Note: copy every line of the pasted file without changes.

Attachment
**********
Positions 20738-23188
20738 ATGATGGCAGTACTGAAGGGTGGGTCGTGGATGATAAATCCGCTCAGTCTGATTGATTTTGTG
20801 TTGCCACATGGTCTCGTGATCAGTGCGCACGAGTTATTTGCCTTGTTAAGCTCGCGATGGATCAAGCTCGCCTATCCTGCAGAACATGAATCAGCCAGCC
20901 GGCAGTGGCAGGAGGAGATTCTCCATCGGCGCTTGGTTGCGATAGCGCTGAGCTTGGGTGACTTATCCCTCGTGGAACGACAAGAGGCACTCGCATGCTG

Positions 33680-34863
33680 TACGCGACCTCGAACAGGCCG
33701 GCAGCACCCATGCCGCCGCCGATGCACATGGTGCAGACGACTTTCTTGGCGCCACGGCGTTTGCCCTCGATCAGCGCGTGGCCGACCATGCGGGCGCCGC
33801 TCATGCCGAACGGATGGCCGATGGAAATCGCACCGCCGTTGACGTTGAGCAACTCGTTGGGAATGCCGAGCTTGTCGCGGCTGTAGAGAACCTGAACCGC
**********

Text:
Positions 20738-23188
20738 ATGATGGCAGTACTGAAGGGTGGGTCGTGGATGATAAATCCGCTCAGTCTGATTGATTTTGTG
20801 TTGCCACATGGTCTCGTGATCAGTGCGCACGAGTTATTTGCCTTGTTAAGCTCGCGATGGATCAAGCTCGCCTATCCTGCAGAACATGAATCAGCCAGCC
20901 GGCAGTGGCAGGAGGAGATTCTCCATCGGCGCTTGGTTGCGATAGCGCTGAGCTTGGGTGACTTATCCCTCGTGGAACGACAAGAGGCACTCGCATGCTG

Positions 33680-34863
33680 TACGCGACCTCGAACAGGCCG
33701 GCAGCACCCATGCCGCCGCCGATGCACATGGTGCAGACGACTTTCTTGGCGCCACGGCGTTTGCCCTCGATCAGCGCGTGGCCGACCATGCGGGCGCCGC
33801 TCATGCCGAACGGATGGCCGATGGAAATCGCACCGCCGTTGACGTTGAGCAACTCGTTGGGAATGCCGAGCTTGTCGCGGCTGTAGAGAACCTGAACCGC